BlacKkKlansman’s Best Picture snub was sort of the inverse of Get Out’s; Peele deserved the Oscar for recognition of a strong start to his directing career while Spike Lee deserved it because this far into his legendary career and he still has not gotten it. Of course, he should not have received it if the movie were bad, but BlacKkKlansman is arguably one of his strongest movies ever. Lee’s Best Screenplay acceptance speech was an emotional delight and it is thank goodness he got at least one of the big three awards. But more than any other filmmaker, the Academy owed Lee after snubbing Do the Right Thing by not even giving him a nomination for Best Picture. While all of this roots deeply in personal opinion, the most important factor is that Green Book is simply not on par with BlacKkKlansman. While both Mahershala Ali and Viggo Mortensen deliver excellent performances, the story was problematic upon release and has only gotten worse since then. The white savior arc overshadows the friendship between races' story; and while it was unlikely intentional, it shows a lack of diligent care compared to what Lee and company put into their film.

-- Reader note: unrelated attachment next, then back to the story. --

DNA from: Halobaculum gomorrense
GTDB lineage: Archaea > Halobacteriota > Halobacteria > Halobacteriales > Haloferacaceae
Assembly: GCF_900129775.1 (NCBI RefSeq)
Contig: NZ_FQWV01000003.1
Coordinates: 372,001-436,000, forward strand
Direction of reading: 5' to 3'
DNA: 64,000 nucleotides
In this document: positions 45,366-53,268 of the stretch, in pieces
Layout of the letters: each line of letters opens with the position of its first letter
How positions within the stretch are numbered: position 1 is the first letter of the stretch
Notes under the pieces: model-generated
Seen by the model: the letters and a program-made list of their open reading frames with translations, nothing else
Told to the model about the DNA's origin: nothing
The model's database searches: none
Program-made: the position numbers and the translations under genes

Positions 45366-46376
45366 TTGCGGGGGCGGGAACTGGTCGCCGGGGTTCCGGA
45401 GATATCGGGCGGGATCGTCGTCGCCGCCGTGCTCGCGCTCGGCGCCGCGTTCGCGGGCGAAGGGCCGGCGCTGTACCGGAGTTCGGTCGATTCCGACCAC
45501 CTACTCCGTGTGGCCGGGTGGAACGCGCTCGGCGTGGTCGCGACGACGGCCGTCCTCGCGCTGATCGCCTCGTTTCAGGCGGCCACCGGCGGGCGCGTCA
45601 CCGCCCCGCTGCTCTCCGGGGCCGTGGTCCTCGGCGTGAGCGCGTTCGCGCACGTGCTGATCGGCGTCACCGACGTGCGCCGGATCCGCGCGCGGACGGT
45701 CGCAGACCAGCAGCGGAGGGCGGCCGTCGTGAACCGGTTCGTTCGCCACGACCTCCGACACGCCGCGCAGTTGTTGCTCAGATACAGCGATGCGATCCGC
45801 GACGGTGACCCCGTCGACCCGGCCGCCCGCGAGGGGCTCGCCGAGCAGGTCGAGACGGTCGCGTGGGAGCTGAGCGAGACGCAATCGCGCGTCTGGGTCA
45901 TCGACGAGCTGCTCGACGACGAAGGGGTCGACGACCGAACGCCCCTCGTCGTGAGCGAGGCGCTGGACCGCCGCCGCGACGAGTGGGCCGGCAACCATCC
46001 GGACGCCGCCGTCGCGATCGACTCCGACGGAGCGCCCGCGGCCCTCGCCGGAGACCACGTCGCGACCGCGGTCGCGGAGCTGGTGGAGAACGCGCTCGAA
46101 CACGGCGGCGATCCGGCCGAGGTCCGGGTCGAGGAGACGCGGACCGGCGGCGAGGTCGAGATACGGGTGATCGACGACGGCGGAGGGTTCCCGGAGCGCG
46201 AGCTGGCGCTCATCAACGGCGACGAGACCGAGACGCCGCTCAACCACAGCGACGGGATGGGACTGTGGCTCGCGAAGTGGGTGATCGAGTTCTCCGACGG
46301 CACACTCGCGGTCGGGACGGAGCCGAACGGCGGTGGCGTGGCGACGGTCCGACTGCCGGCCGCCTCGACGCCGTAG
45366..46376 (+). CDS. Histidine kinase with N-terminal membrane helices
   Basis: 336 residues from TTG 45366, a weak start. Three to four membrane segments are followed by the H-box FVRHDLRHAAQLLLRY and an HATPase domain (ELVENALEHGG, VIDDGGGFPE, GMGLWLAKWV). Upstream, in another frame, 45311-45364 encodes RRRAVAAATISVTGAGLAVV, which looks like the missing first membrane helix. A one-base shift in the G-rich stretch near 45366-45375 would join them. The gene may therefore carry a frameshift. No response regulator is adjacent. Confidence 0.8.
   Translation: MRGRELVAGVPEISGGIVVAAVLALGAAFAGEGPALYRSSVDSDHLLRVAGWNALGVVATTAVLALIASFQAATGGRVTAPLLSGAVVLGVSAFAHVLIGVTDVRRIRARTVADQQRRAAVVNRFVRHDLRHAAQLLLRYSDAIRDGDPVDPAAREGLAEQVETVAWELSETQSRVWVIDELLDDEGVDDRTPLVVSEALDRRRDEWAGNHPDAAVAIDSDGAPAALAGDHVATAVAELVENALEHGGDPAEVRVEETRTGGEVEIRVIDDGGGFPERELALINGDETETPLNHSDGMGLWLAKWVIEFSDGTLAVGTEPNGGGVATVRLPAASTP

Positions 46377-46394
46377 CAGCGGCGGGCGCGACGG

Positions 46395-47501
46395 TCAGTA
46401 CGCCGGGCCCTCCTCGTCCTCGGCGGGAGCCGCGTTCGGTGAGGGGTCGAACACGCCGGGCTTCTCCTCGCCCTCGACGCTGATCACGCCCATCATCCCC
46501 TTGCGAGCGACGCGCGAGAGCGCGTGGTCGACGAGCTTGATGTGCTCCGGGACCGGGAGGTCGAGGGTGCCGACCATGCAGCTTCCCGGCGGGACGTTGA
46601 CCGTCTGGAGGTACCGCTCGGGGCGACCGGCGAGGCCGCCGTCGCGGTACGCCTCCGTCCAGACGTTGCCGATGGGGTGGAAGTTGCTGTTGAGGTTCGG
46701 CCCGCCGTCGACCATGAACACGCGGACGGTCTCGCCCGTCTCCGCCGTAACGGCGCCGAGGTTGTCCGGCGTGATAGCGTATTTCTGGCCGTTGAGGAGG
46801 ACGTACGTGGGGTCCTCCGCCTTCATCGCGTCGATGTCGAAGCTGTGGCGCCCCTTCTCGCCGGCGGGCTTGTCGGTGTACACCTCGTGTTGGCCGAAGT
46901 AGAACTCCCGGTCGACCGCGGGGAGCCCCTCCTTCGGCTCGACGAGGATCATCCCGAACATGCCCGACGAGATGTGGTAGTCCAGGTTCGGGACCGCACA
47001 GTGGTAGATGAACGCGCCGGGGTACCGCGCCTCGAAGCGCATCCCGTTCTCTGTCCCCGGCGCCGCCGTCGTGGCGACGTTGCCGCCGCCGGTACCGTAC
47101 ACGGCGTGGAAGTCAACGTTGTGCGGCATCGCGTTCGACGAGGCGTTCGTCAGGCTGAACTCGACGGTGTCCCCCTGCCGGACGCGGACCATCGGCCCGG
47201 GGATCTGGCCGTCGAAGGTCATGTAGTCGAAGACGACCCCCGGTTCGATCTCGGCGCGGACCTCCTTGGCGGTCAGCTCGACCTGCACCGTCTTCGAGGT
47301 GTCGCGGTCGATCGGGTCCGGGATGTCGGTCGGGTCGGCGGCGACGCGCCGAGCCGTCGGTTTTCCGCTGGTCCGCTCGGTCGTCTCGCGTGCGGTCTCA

2. 1994 (Won: Forrest Gump - Should’ve Won: Pulp Fiction)



Dad, if you’re reading this, I’m sorry. But Forrest Gump really did not deserve Best Picture. Similarly to Green Book, it is a relatively pleasant watch while it is on, but runs far too problematic upon deeper analysis. Even more so, the film does not go as deep as it probably could and simply focuses on viewer remembrance of real events and affection toward Tom Hanks to carry the film. While The Shawshank Redemption was also very deserving of Best Picture in ‘94, Pulp Fiction was received wonderfully upon release and has aged incredibly well, becoming one of the most significant efforts among filmmakers since. Quentin Tarantino mastered his bizarre, film noir revival directorial style that was presented on his debut Reservoir Dogs. It also perfectly balances the ability to mock the film industry while also taking inspiration from classic watershed films of the ‘60s and ‘70s. Pulp Fiction somehow manages to move cinema forward while also reminding audiences where it came from, which sounds pretty deserving of Best Picture to me.